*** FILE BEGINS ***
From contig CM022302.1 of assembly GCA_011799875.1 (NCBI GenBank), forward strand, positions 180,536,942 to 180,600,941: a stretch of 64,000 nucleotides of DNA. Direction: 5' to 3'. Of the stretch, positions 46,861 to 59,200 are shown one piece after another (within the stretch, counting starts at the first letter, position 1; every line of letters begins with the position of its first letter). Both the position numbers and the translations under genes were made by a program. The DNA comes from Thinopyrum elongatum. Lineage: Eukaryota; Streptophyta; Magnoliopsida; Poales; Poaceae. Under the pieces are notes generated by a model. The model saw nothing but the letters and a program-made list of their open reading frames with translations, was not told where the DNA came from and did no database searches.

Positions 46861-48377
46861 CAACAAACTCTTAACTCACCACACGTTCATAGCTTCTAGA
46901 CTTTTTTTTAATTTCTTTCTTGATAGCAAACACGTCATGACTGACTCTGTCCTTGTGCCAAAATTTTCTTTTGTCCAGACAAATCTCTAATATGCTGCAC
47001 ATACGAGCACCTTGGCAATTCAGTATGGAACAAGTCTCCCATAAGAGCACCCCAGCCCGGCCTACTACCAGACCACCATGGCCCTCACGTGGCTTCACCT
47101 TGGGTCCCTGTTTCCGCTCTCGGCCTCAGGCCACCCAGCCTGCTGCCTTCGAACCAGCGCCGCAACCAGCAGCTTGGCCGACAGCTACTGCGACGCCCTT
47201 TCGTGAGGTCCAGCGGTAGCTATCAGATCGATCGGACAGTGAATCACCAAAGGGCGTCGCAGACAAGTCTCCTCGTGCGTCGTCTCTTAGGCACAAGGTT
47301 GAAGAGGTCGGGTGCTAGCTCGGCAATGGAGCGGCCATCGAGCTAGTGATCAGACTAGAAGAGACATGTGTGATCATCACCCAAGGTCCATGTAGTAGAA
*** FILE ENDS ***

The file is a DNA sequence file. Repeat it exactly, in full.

From contig CM022302.1 of assembly GCA_011799875.1 (NCBI GenBank), forward strand, positions 180,536,942 to 180,600,941: a stretch of 64,000 nucleotides of DNA. Direction: 5' to 3'. Of the stretch, positions 46,861 to 59,200 are shown one piece after another (within the stretch, counting starts at the first letter, position 1; every line of letters begins with the position of its first letter). Both the position numbers and the translations under genes were made by a program. The DNA comes from Thinopyrum elongatum. Lineage: Eukaryota; Streptophyta; Magnoliopsida; Poales; Poaceae. Under the pieces are notes generated by a model. The model saw nothing but the letters and a program-made list of their open reading frames with translations, was not told where the DNA came from and did no database searches.

Positions 46861-48377
46861 CAACAAACTCTTAACTCACCACACGTTCATAGCTTCTAGA
46901 CTTTTTTTTAATTTCTTTCTTGATAGCAAACACGTCATGACTGACTCTGTCCTTGTGCCAAAATTTTCTTTTGTCCAGACAAATCTCTAATATGCTGCAC
47001 ATACGAGCACCTTGGCAATTCAGTATGGAACAAGTCTCCCATAAGAGCACCCCAGCCCGGCCTACTACCAGACCACCATGGCCCTCACGTGGCTTCACCT
47101 TGGGTCCCTGTTTCCGCTCTCGGCCTCAGGCCACCCAGCCTGCTGCCTTCGAACCAGCGCCGCAACCAGCAGCTTGGCCGACAGCTACTGCGACGCCCTT
47201 TCGTGAGGTCCAGCGGTAGCTATCAGATCGATCGGACAGTGAATCACCAAAGGGCGTCGCAGACAAGTCTCCTCGTGCGTCGTCTCTTAGGCACAAGGTT
47301 GAAGAGGTCGGGTGCTAGCTCGGCAATGGAGCGGCCATCGAGCTAGTGATCAGACTAGAAGAGACATGTGTGATCATCACCCAAGGTCCATGTAGTAGAA